NEW YORK (AFP) - Michael Sam, a collegiate standout who revealed his homosexuality last February, is expected to be chosen in this week's NFL Draft and could become the league's first openly gay player.
Sam, a defensive end who played at the University of Missouri, figures to be taken in the later rounds of the annual allocation process of new talent to American football clubs, which starts pn Thursday and ends on Saturday.
"I just wish you guys would just see me as Michael Sam the football player instead of Michael Sam the gay football player," Sam told reporters at the NFL Scouting Combine where his strength, speed and agility were tested.
"The positive outweighs the negative. I'm kind of surprised, actually. But there's a lot of supporters. a lot of people want this. There's just a lot of support out there." Sam played down his role as a groundbreaker, saying, "A trailblazer? I just feel like Michael Sam." Nevertheless, he enters the American sports landscape in the wake of Jason Collins becoming the first openly gay player in the NBA, now with the Brooklyn Nets in the second round of the NBA playoffs against defending NBA champion Miami.
And Sam arrives on the brink of an NFL contract as the league still deals with the aftermath of the Miami Dolphins bullying scandal, a locker room taunting disgrace that involved one teammate threatening and harassing another, including homophobic insults revealed in an NFL investigation into the matter.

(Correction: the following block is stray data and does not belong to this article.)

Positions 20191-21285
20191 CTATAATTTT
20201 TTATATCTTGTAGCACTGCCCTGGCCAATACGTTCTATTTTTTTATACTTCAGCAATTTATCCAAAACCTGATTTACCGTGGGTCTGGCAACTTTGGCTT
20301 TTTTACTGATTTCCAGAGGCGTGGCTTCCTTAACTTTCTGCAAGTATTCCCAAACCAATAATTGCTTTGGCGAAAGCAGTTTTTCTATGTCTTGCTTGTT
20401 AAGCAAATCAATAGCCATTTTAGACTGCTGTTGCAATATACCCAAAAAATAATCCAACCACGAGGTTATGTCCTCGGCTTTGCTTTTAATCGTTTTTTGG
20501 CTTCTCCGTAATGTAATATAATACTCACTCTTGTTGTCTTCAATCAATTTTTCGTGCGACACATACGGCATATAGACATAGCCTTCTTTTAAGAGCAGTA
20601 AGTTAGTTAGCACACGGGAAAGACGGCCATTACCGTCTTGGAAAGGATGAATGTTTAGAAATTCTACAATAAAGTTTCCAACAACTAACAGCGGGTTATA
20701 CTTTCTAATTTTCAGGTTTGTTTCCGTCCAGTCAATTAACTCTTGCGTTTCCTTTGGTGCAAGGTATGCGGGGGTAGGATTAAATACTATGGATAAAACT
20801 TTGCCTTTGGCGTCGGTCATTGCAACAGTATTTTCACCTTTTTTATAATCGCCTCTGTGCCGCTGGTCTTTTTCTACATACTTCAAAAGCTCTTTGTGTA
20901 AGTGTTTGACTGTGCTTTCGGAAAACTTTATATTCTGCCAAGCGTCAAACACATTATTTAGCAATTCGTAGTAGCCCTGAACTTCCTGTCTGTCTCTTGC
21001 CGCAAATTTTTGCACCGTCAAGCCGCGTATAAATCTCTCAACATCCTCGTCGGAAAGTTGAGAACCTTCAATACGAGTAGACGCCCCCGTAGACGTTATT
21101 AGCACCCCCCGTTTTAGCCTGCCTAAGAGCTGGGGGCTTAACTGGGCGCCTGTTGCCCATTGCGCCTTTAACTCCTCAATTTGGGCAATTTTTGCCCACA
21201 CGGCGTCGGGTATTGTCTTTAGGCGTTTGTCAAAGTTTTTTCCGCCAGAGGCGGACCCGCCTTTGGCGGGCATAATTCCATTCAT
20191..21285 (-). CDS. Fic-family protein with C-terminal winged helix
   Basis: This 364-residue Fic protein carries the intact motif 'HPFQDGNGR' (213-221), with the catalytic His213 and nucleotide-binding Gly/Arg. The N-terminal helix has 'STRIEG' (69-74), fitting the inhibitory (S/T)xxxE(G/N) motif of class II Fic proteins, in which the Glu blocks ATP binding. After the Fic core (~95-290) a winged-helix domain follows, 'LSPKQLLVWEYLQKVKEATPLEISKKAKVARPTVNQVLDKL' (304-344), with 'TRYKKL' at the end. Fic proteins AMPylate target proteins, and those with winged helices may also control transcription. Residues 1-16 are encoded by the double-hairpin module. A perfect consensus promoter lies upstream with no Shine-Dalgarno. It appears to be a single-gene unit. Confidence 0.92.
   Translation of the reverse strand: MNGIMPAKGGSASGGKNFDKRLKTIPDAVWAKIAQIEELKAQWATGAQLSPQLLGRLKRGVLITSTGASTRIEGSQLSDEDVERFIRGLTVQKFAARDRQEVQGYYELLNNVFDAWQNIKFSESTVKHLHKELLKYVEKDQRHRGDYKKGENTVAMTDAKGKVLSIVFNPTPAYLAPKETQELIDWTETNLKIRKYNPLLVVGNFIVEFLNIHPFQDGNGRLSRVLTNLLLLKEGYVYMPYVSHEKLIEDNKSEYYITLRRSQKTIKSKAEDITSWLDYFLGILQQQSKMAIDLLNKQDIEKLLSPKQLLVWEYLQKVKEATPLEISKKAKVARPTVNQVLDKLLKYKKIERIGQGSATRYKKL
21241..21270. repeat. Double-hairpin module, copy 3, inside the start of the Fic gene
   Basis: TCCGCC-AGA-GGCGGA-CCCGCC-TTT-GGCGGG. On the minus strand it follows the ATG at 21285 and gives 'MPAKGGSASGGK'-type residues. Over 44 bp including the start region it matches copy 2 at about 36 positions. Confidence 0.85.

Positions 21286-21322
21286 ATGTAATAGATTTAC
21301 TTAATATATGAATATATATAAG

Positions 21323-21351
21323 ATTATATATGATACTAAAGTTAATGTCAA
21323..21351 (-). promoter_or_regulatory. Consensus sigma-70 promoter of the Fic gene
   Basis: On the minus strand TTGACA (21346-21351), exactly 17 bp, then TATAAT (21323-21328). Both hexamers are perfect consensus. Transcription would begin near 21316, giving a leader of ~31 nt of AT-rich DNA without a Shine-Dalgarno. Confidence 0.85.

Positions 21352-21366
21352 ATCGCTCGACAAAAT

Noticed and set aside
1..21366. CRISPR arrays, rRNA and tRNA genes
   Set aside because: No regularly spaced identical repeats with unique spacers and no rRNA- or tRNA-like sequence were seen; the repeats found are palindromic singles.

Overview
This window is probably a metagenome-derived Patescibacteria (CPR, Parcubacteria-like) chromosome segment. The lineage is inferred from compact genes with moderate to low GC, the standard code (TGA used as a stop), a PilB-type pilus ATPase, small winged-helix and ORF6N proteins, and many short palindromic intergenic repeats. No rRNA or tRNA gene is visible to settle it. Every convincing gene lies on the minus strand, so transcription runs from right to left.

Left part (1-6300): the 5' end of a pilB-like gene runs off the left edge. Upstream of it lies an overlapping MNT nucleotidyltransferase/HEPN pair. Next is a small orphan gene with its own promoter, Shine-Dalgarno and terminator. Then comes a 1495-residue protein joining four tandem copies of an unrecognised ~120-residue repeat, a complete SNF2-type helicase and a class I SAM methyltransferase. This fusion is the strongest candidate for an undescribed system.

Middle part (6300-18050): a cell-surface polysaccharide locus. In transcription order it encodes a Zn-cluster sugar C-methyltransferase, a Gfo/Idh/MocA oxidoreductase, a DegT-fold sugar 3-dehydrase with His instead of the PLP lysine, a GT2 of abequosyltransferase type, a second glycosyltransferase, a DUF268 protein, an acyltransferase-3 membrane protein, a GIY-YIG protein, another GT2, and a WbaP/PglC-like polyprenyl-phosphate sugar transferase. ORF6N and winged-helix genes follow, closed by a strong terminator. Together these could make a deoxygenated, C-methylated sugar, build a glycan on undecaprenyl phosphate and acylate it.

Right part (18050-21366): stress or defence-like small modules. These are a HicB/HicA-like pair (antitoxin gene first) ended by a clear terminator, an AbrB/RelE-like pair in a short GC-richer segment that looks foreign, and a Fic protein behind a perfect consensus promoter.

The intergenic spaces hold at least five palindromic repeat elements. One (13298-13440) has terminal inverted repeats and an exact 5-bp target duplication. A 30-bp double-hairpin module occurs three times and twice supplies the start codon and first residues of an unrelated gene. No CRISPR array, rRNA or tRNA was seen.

"If the Miami Dolphins drafted me I would be excited to be a part of that organization," Sam said. "I'm not afraid of going into that environment. I know how to handle myself.
"I've been in locker rooms where all kinds of slurs have been said and I don't think anyone means it. I think (people are) a little naive and uneducated but as time goes on everyone will adapt." Sam, who might be used as a linebacker by NFL squads, told his college teammates that he was gay before the 2013 season and found great support, and since revealing he was gay to the world he has become the subject of buttons of support saying, "Stand with Sam." San Francisco 49ers coach Jim Harbaugh said he thinks the NFL will provide a welcoming environment for Sam much the way the NBA, the Nets and their fans did for Collins earlier this year.
"I can't speak for every single locker room, but I truly believe, as many players have already commented on it, it will be welcoming," Harbaugh said.